New technology helps reduce injection pain, swelling from some best-selling drugs
Eight of the top 10 selling drugs in the United States are biologics, which are produced from living organisms or certain components of living organisms. Subcutaneous injection—where the drug is injected into the tissue layer between the skin and the muscle—is emerging as an effective delivery route alternative to intravenous infusion and allows a user to take the drug at home.
The practice has not been broadly adopted, in part due to pain and discomfort that occurs during an injection. Now, Purdue University researchers have developed technology to help drug manufacturers create new formulations and injection devices of medications to reduce the pain and discomfort.
"There is currently no reliable platform to quantify pain and discomfort induced by injections for optimizing drug formulations," said Bumsoo Han, a professor of mechanical engineering in Purdue's College of Engineering. "Patients are used to being told to measure their pain levels on a scale from one to 10. We hypothesize that the pain is related to tissue swelling during injection. Our platform enables prediction of mechanical stress and interstitial fluid pressure to optimize drug formulations with the goal of reducing pain and discomfort during subcutaneous injection."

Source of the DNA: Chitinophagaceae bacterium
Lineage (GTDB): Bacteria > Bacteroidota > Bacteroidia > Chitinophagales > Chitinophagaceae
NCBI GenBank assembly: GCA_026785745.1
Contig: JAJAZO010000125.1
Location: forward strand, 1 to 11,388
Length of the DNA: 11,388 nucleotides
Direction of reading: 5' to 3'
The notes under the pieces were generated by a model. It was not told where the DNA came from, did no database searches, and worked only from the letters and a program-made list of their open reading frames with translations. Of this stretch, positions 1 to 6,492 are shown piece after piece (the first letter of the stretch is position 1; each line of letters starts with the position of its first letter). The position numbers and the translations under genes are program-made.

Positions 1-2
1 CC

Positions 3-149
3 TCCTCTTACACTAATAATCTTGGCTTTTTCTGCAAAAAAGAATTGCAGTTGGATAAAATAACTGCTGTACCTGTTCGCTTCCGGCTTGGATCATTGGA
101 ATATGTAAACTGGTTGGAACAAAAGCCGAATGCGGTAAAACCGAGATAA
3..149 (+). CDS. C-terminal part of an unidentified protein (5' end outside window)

Han and his team created a biometric platform that uses an automatic injector to push a drug into the skin model and see how it interacts with the skin tissues. The researchers then use the platform to measure stress and pressure and quantify injection-induced tissue swelling.
"We created the platform to provide new information to drug makers to help them better understand the amount of pain a certain injectable medication may cause a patient," Han said. "They can then work to design and optimize the drug formulations or injection devices to minimize the pain associated with injection."